By Mihika Badjate
Almost every school has some sort of student government, such as ASB (Associated Student Body), or an informally elected student council for each grade. Elections for these student representatives are often labeled “popularity contests,” as many students vote for their friends rather than the candidate they think has the most potential. So is that really all student council is – a popularity contest? And if so, does this negatively impact the contributions of student representatives?
It is important to keep in mind that the election process for student representatives differs widely from school to school. In a smaller school, the candidates’ classmates would know each candidate very well, and would be able to vote based on what they know of their characters. However, the same issue of familiarity opens the door to the possibility of students voting only for their friends, or only for the popular kids in the grade. In a larger school, students may not know the candidates as well, and would therefore be forced to vote based on their campaigns rather than personalities. However, it is still possible that people might vote for familiar faces or friends.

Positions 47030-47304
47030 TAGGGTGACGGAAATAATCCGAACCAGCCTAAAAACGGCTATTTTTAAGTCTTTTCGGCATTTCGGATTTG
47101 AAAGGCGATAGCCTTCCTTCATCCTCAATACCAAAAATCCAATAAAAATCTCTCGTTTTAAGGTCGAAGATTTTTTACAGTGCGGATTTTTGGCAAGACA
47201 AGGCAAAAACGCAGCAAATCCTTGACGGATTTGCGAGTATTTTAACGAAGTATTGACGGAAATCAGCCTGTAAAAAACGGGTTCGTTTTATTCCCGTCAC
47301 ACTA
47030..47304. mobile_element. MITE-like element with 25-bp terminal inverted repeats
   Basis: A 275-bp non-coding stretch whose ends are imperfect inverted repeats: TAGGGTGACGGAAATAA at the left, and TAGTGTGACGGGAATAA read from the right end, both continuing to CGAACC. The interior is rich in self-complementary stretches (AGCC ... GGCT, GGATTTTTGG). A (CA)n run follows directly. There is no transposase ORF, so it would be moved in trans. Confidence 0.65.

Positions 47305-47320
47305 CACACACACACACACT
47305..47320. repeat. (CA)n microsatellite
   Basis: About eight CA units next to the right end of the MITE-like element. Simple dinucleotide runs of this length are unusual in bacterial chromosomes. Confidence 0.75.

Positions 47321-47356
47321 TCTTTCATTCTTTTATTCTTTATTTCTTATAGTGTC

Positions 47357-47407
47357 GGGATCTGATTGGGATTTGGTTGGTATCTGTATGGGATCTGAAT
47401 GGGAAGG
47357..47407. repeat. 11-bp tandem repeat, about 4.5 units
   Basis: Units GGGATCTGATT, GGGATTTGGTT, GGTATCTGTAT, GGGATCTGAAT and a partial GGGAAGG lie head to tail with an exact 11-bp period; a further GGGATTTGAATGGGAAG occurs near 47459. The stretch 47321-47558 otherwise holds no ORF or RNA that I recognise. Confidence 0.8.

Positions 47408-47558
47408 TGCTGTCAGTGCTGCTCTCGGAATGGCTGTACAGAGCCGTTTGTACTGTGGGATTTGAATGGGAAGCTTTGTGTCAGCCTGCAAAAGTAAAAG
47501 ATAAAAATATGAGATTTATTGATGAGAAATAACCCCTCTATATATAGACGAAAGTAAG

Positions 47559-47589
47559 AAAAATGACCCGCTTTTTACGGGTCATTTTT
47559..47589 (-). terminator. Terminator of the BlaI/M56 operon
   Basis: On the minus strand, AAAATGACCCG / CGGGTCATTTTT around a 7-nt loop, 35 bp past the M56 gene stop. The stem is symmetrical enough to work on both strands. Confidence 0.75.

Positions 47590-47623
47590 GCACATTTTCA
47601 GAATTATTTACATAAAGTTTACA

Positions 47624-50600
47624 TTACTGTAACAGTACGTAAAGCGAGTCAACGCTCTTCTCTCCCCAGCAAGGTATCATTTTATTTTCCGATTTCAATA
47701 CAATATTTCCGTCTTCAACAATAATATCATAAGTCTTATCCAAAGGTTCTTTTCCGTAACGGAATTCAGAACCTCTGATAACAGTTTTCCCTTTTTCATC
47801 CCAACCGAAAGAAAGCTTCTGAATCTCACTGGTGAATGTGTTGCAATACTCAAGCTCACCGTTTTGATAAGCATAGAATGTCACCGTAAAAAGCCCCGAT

This begs the question: is it really all that bad to elect the popular people? In many cases, people who are labeled as popular by their fellow students are involved in many activities around campus, and are constantly involved. These people, therefore, have a natural tendency to be elected to student council, as they are clearly engaged in school, and can relate to their classmates. However, this is not necessarily always the case – students who are popular aren’t necessarily good leaders.
In the end, the most important quality of a student council is enthusiasm – if class leaders aren’t spirited, then chances are, they won’t do a good job infusing their fellow students with excitement about school events and activities. Whether these representatives are popular or not, as long as they are truly engaged in what they are doing, and make an effort to involve their classmates, they have the makings of a great student government.